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What are the tax incentives to help your business become Net Zero?

By RJP LLP on 24 August 2021

According to government data, over 40 of the UK’s FTSE 100 companies have signed up to the United Nation’s Race to Zero campaign, demonstrating their commitment to going green and tackling climate change. Experts have confirmed that July was recorded as the hottest month globally and finding ways for businesses to sustain a carbon neutral economy will increase in importance in the coming years.

The UK government has been very vocal about its target to become a carbon-neutral nation by 2050 and there’s an understanding among the business community that companies of all sizes should be planning now for their journeys to net zero. On top of all the recovery activity needed after the Covid disruption, how difficult is this going to be for SMEs? What help is out there to support your transition? These are the key topics addressed in this article.

Why is it worthwhile for a business to become net zero?

Being able to demonstrate a commitment to going green will undoubtably improve your business’ reputation and this is likely to generate additional revenues. A consumer study by IBM highlighted that 80% of shoppers value brands who address sustainability and 70% said they would be willing to spend up to a third more for brands that are environmentally responsible.

B2B brands can benefit from being green too because many organisations now have policies to restrict who they do business with and will prioritise suppliers who are committed to net zero. This is especially true of big brands who have centralised purchasing strategies and published environmental commitments.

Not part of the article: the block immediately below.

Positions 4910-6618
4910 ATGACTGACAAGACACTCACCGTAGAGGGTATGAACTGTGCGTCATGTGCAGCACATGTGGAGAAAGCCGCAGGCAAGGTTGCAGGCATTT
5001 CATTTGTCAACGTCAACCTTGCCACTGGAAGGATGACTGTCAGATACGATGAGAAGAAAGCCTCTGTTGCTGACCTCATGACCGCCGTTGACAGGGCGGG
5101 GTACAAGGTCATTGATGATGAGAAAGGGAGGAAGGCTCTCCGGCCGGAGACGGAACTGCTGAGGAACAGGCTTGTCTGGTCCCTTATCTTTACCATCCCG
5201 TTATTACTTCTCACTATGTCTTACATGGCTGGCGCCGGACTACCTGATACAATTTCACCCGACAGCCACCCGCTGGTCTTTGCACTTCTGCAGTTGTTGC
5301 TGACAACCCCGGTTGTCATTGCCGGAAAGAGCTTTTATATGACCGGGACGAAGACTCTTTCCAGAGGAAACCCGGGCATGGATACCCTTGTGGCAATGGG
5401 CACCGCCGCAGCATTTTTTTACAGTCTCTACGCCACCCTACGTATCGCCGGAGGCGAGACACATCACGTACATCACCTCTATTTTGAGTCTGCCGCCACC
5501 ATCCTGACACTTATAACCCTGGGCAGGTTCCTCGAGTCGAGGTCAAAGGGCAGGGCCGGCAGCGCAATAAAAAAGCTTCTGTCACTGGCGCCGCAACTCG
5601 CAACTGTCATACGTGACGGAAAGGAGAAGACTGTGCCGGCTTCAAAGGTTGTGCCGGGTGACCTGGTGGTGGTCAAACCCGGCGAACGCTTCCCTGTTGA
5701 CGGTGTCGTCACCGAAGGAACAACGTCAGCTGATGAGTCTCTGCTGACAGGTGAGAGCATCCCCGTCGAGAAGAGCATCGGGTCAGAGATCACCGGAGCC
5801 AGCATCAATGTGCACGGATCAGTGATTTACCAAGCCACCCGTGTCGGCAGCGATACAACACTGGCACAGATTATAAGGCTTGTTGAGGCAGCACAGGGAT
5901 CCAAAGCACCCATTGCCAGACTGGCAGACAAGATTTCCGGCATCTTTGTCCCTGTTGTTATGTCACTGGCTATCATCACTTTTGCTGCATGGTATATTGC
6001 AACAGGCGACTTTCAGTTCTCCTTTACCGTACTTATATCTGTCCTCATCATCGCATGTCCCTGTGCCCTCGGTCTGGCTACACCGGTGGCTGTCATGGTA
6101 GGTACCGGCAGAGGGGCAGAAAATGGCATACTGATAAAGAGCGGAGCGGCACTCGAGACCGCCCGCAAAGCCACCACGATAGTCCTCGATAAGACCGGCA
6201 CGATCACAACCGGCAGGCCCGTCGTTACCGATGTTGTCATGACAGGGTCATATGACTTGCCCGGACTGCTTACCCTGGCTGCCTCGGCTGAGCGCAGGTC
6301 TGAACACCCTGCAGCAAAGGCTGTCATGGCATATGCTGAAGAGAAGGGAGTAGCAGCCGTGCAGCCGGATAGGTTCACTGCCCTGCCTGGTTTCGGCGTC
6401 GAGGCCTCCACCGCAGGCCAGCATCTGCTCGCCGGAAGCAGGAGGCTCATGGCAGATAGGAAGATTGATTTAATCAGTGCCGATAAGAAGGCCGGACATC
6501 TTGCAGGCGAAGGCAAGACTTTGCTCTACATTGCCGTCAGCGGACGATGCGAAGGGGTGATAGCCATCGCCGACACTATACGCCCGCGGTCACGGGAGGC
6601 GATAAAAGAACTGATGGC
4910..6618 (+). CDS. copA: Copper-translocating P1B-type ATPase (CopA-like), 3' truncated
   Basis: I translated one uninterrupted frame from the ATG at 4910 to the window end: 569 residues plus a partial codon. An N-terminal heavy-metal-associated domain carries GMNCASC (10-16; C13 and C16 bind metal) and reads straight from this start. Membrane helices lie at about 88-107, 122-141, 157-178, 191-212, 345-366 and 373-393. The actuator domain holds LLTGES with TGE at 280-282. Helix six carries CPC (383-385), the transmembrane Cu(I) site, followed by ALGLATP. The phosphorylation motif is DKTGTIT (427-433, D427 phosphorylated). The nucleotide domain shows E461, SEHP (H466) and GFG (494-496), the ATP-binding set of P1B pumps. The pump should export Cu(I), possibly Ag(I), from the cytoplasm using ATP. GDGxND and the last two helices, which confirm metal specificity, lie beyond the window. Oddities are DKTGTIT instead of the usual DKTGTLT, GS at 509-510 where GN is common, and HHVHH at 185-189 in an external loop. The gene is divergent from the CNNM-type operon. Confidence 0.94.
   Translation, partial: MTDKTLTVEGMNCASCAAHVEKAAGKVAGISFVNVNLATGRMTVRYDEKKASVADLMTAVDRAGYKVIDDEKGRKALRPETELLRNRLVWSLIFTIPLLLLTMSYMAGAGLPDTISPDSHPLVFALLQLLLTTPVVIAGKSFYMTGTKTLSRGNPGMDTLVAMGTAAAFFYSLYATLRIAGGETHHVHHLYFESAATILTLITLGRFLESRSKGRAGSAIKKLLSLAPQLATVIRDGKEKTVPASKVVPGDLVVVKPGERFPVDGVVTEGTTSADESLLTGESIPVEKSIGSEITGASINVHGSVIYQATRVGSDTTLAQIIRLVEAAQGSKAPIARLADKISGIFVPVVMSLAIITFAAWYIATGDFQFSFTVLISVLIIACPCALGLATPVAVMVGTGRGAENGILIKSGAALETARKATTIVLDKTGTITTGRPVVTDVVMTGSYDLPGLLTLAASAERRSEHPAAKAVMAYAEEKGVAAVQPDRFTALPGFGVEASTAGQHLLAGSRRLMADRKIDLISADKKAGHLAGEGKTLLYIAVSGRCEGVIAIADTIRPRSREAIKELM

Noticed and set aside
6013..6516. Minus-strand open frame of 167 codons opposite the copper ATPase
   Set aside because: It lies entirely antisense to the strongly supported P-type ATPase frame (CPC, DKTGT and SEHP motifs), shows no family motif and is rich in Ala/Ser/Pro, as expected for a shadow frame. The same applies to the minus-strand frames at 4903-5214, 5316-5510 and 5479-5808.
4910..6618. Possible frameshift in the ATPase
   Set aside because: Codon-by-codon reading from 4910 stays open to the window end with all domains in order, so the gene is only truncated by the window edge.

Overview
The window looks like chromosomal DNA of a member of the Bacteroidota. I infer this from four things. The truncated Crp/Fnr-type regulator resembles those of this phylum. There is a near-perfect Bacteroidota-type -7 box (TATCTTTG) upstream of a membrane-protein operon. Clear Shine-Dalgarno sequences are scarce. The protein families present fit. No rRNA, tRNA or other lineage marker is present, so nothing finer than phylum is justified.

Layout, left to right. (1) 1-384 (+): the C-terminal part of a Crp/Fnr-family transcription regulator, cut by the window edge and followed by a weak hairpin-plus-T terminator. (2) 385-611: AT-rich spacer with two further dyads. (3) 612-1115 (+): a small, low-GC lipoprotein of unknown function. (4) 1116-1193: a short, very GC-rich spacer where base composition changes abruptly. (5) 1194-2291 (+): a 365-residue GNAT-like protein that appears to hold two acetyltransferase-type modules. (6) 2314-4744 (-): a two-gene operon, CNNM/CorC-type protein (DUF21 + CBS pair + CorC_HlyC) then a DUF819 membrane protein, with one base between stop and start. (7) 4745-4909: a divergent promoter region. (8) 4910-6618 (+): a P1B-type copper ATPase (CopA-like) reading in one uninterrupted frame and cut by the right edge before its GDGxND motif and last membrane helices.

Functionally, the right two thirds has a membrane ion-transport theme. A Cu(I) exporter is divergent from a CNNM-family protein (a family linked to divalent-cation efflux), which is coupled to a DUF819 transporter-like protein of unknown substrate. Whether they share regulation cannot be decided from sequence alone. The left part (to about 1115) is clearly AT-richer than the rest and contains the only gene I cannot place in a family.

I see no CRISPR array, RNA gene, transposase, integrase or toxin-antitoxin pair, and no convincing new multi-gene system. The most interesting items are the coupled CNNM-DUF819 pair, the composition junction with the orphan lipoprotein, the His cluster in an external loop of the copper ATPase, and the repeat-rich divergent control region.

Multinationals and larger firms also have long term strategies in place to reduce the carbon footprint of their supply chains and cut emissions. For instance, many brands are looking for alternative, greener ways to transport their goods and some supermarkets will reject suppliers that have a poor environmental track record. Public sector organisations need to take the green credentials of their suppliers into account when considering tenders. If your business deals with large organisations or has aspirations to do so, bear this in mind.

The government has announced that companies who intend to bid for any future government contracts worth over £5 million should be working towards net zero now and be able to demonstrate a “clear and credible carbon reduction plan” to be in place by 2050.

Green incentives for business

One way that businesses can make progress towards net zero is by investing in new green plant and machinery, taking advantage of new tax breaks like the super deduction capital allowance. This offers first-year tax relief of 130% on qualifying expenditure for purchases made between April 2021 and March 2023.

This policy means that if a company spends £100,000 on qualifying equipment, they can deduct £130,000 from taxable profits, which will shave £24,700 from the year’s corporation tax bill. 50% relief is available for other assets that fall outside of the super deduction rules.

A wide range of business equipment qualifies for the super deduction tax allowance including new IT equipment and office furniture. ‘Green assets’ like solar panels, LED lighting, heat pumps and energy efficient systems are also included. Other energy monitoring and smart management systems are also worth investigating as they will help to improve the overall management of your business expenditure in the long term and support the transition to net zero.

If you would like advice on how to invest to claim the super deduction capital allowances and understand what the long term cost implications are, please contact us via partners@rjp.co.uk

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